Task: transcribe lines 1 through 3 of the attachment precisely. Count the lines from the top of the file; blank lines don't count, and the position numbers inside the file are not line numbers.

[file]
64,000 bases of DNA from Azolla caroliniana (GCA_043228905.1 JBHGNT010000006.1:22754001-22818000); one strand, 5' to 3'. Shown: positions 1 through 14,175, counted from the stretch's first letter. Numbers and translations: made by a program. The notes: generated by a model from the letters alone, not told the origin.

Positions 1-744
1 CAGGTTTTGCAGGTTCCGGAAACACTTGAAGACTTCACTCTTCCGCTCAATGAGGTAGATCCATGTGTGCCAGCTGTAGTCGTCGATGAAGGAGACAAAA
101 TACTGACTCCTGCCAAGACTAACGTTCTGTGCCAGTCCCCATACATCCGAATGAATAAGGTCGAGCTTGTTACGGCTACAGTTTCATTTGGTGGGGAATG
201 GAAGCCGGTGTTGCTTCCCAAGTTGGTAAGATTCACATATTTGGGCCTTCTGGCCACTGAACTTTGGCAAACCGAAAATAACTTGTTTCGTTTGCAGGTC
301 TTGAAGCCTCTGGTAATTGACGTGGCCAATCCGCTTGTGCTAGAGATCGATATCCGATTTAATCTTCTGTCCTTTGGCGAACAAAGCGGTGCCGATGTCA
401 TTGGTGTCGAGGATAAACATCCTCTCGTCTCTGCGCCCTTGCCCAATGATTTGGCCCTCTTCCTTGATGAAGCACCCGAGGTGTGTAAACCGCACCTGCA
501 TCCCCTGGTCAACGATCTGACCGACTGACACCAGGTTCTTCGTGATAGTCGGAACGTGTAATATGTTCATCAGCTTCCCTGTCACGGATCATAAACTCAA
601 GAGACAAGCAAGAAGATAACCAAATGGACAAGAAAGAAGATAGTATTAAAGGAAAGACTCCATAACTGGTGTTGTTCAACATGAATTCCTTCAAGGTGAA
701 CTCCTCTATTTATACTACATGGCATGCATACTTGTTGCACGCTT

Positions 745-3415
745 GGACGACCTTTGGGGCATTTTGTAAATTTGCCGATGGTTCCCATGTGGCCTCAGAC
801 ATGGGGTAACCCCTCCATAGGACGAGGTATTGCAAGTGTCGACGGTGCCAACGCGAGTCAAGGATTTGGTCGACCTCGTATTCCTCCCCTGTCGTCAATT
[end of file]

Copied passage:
64,000 bases of DNA from Azolla caroliniana (GCA_043228905.1 JBHGNT010000006.1:22754001-22818000); one strand, 5' to 3'. Shown: positions 1 through 14,175, counted from the stretch's first letter. Numbers and translations: made by a program. The notes: generated by a model from the letters alone, not told the origin.

Positions 1-744
1 CAGGTTTTGCAGGTTCCGGAAACACTTGAAGACTTCACTCTTCCGCTCAATGAGGTAGATCCATGTGTGCCAGCTGTAGTCGTCGATGAAGGAGACAAAA